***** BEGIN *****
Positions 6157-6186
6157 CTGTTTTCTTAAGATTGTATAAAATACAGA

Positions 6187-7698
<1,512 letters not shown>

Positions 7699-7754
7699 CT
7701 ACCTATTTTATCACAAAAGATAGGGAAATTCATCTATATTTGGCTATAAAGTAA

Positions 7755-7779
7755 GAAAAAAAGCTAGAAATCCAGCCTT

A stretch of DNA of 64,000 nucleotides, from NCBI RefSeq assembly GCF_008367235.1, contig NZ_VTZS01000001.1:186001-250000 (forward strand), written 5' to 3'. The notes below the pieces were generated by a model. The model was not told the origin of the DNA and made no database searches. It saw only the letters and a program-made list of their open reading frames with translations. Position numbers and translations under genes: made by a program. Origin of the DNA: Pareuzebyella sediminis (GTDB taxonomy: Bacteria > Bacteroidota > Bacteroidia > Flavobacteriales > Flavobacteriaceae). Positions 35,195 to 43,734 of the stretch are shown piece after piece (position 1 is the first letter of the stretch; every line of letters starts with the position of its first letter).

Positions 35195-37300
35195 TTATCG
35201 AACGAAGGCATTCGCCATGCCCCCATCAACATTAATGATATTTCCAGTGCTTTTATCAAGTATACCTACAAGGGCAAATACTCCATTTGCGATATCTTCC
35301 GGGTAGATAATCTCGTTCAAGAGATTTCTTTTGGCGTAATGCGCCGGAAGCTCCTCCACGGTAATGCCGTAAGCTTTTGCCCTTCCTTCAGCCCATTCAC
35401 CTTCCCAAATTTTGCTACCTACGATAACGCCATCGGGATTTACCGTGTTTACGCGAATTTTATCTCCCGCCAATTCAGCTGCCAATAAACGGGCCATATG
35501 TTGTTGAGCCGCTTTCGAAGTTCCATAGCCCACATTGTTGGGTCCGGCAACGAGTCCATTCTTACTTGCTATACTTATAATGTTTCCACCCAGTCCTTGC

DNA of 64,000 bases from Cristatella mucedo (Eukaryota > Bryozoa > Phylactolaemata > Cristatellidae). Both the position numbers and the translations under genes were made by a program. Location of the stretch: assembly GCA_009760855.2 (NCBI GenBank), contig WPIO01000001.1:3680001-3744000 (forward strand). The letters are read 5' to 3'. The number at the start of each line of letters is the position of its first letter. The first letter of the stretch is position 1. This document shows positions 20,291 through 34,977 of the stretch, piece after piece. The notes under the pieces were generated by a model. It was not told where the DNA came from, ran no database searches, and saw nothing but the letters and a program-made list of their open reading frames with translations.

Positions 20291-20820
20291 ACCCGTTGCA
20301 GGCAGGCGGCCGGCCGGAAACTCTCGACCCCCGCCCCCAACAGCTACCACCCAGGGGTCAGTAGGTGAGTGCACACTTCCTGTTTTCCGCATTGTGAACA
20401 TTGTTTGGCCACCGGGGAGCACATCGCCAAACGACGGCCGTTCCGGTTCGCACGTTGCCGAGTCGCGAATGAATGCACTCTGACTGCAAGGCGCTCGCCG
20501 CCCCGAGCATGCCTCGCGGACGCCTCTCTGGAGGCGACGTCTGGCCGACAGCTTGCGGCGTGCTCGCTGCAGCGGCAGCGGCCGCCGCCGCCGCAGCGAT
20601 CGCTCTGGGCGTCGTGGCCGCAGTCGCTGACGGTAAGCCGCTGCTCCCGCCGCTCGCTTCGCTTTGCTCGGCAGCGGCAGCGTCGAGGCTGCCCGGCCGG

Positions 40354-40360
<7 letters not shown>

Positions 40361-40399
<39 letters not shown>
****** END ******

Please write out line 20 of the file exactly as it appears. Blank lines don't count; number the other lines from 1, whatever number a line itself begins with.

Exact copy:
20301 GGCAGGCGGCCGGCCGGAAACTCTCGACCCCCGCCCCCAACAGCTACCACCCAGGGGTCAGTAGGTGAGTGCACACTTCCTGTTTTCCGCATTGTGAACA